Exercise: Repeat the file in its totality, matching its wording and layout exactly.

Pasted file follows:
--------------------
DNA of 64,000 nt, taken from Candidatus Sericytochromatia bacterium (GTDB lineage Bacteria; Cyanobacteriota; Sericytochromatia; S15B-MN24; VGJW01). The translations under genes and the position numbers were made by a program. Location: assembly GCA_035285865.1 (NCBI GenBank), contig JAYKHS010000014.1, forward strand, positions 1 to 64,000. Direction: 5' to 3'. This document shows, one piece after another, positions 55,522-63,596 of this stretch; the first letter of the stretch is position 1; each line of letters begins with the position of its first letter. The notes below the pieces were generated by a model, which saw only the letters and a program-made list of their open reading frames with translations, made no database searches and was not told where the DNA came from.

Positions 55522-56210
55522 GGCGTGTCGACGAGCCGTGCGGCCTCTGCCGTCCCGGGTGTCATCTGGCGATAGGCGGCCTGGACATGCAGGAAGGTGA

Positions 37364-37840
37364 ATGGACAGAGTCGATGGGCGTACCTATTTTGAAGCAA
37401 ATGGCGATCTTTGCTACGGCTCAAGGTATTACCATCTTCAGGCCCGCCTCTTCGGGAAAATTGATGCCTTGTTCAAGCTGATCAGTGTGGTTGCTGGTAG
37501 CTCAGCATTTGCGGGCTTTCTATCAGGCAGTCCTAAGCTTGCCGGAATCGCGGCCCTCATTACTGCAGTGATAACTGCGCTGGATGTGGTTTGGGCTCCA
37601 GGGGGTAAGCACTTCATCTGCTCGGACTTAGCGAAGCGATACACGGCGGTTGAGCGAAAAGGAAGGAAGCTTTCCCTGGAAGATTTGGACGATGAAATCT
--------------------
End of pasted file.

DNA of 64,000 nt, taken from Candidatus Sericytochromatia bacterium (GTDB lineage Bacteria; Cyanobacteriota; Sericytochromatia; S15B-MN24; VGJW01). The translations under genes and the position numbers were made by a program. Location: assembly GCA_035285865.1 (NCBI GenBank), contig JAYKHS010000014.1, forward strand, positions 1 to 64,000. Direction: 5' to 3'. This document shows, one piece after another, positions 55,522-63,596 of this stretch; the first letter of the stretch is position 1; each line of letters begins with the position of its first letter. The notes below the pieces were generated by a model, which saw only the letters and a program-made list of their open reading frames with translations, made no database searches and was not told where the DNA came from.

Positions 55522-56210
55522 GGCGTGTCGACGAGCCGTGCGGCCTCTGCCGTCCCGGGTGTCATCTGGCGATAGGCGGCCTGGACATGCAGGAAGGTGA

Positions 37364-37840
37364 ATGGACAGAGTCGATGGGCGTACCTATTTTGAAGCAA
37401 ATGGCGATCTTTGCTACGGCTCAAGGTATTACCATCTTCAGGCCCGCCTCTTCGGGAAAATTGATGCCTTGTTCAAGCTGATCAGTGTGGTTGCTGGTAG
37501 CTCAGCATTTGCGGGCTTTCTATCAGGCAGTCCTAAGCTTGCCGGAATCGCGGCCCTCATTACTGCAGTGATAACTGCGCTGGATGTGGTTTGGGCTCCA
37601 GGGGGTAAGCACTTCATCTGCTCGGACTTAGCGAAGCGATACACGGCGGTTGAGCGAAAAGGAAGGAAGCTTTCCCTGGAAGATTTGGACGATGAAATCT